Lillian continued to look for new talent and sign new artists. The Southern Sons recorded some tracks with the Argo Singers, an all-female gospel group based in Chicago.
Their first session was at the RCA Victor Studio in Chicago then one at Universal Recording (while Bill Putnam was still based in Chicago). Lillian held Gospel concerts at some of Jackson’s small theaters and used that to help promote the label and the store. These shows were advertised on local radio and usually had a full house.
On the country music side, Lillian was gaining recognition for her ear for artists. Producers from MGM and Capitol started to call her to talk shop and market trends. After Hank Williams’ death in 1953, she recognized a hole in the market and arranged sessions with existing and new Trumpet artists. She helped shape part of the early Rockabilly sound with artist Joseph Curtis Almond.
She hired top musicians for some recordings including B.B. King, Little Milton Campbell, and Joe Willie Wilkins. Even though the city of Jackson’s musician’s union had segregation requirements, she refused to adhere and mixed black and white musicians. Lillian said later, “Because we recorded some black blues and spirituals, I was treated rather ugly sometimes by certain people… I acted like a lady, as a businessperson, and that’s the way it should have been.”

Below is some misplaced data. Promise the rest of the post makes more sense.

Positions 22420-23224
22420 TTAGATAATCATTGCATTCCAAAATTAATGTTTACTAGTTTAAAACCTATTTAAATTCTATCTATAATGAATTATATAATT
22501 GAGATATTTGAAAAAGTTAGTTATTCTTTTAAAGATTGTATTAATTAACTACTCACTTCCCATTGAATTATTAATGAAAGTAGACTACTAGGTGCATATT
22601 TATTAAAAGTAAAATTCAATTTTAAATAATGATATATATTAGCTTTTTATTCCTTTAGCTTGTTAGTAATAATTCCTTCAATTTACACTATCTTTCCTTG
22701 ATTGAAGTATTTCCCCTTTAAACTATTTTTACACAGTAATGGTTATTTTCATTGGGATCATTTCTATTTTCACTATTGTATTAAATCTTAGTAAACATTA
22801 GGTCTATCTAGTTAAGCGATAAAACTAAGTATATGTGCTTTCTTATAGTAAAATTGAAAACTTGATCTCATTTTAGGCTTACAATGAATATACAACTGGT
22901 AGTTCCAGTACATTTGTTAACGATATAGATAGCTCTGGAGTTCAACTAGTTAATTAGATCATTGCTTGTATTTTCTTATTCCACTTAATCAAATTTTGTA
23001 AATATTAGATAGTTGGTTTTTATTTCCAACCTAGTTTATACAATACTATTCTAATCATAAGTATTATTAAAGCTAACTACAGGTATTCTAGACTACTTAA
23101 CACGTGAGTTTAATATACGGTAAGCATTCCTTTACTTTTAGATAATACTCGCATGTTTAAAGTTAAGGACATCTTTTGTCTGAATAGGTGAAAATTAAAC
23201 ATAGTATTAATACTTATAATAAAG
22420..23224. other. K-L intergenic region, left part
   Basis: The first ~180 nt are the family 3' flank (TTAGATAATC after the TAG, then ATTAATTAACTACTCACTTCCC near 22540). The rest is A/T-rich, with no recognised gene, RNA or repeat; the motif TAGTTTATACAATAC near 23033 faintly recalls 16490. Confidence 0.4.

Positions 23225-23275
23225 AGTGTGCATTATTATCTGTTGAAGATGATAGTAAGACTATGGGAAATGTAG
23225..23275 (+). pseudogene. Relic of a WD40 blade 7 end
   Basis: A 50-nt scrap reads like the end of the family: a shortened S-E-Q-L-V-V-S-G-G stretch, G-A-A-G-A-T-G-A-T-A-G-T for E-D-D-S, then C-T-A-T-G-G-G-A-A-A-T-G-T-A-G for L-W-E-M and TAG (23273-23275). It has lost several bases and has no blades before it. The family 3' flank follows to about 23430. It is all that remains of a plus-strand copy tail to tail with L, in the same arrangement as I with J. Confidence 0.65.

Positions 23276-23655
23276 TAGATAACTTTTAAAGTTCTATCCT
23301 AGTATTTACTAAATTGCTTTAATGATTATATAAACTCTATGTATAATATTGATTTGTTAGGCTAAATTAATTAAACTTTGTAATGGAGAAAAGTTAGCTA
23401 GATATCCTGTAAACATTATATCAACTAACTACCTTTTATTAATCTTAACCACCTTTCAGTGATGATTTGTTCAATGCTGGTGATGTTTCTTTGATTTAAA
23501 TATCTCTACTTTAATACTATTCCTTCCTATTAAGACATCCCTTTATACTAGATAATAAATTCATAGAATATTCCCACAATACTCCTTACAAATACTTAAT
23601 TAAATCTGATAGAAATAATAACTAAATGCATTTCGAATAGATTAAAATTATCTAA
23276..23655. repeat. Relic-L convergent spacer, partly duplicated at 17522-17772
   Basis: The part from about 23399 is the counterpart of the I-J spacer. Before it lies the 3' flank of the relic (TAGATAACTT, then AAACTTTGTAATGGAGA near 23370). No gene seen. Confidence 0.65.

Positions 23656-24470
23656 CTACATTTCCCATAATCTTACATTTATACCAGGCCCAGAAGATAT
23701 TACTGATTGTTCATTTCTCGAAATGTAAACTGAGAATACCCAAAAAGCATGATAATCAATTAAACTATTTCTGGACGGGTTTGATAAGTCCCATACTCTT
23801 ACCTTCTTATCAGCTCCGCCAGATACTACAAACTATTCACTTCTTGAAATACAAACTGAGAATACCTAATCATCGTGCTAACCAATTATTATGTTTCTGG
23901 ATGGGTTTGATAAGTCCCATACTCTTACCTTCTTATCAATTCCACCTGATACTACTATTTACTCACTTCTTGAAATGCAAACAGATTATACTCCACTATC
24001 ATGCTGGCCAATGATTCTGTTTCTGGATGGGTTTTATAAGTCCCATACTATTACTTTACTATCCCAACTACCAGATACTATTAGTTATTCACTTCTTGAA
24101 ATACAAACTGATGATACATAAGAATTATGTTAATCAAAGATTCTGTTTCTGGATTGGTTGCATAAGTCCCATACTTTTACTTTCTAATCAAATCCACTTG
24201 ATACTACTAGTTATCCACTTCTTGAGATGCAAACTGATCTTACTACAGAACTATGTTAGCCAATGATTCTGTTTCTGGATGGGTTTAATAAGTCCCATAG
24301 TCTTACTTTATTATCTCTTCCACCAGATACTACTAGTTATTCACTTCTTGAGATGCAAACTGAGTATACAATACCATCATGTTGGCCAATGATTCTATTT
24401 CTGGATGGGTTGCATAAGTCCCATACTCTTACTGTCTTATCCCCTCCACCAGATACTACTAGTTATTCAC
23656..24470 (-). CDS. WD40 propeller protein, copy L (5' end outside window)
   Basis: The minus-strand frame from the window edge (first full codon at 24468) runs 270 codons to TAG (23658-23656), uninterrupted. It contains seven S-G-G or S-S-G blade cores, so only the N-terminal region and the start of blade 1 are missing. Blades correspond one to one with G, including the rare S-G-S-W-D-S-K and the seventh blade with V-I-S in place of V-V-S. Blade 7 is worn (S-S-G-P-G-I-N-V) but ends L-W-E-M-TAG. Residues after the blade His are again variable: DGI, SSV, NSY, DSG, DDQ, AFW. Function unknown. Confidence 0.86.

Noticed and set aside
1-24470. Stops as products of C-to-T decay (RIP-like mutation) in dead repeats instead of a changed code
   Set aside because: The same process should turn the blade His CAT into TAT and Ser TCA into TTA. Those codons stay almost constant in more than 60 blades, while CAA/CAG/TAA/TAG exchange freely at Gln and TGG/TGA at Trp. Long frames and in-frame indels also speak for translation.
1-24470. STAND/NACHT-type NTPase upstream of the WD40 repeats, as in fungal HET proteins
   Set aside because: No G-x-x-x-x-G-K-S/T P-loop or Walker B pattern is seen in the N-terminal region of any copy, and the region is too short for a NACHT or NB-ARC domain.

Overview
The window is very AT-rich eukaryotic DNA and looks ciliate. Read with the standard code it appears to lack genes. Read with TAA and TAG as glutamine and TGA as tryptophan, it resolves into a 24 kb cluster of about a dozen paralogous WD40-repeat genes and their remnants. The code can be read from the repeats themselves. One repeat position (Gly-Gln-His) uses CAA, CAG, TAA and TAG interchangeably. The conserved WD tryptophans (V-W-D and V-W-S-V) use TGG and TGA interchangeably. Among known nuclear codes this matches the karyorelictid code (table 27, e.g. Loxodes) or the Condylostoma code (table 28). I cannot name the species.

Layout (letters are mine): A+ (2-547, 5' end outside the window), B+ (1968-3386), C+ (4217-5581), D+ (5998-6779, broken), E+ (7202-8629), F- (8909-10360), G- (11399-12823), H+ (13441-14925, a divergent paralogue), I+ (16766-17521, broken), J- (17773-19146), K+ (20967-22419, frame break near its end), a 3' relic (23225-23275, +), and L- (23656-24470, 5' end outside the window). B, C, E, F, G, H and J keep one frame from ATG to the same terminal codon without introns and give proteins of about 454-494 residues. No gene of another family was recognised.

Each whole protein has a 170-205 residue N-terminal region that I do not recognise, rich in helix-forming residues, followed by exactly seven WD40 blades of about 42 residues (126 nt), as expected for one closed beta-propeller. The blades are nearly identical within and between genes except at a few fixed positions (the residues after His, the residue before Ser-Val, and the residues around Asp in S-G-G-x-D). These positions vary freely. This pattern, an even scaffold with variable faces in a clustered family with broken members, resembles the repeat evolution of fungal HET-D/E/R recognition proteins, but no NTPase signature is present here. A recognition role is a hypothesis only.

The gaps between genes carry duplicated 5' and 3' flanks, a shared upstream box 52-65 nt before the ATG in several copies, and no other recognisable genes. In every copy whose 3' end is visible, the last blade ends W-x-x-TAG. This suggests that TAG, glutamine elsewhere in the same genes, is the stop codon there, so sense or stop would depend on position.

Lillian’s devotion to her artists went outside the studio, too. She offered everything from encouragement and advice to money management and cab rides. She got notified by the police that artist Bobo “Catfish Slim” Thomas had been in jail for eight months. The year prior, Lillian had loaned him an amp and a guitar to write a b-side to a song, and he hadn’t been heard from since. Lillian wasn’t concerned about the broken and muddy guitar and amp the police were returning to her. She was more concerned that Bobo didn’t have a single hearing in eight months. She hired a lawyer for him for $125 (for perspective, a 125-mile taxi ride would cost you $6 at the time). Lillian was at the trial where she spent two hours in a room behind the judge’s bench trying to talk Bobo into pleading “not guilty” so the judge would let him go. A couple of years later, Lillian sent her family doctor to check on Trumpet artist Willie Love as his health was failing. She visited Willie in the hospital in his final days, and DRC paid for his funeral.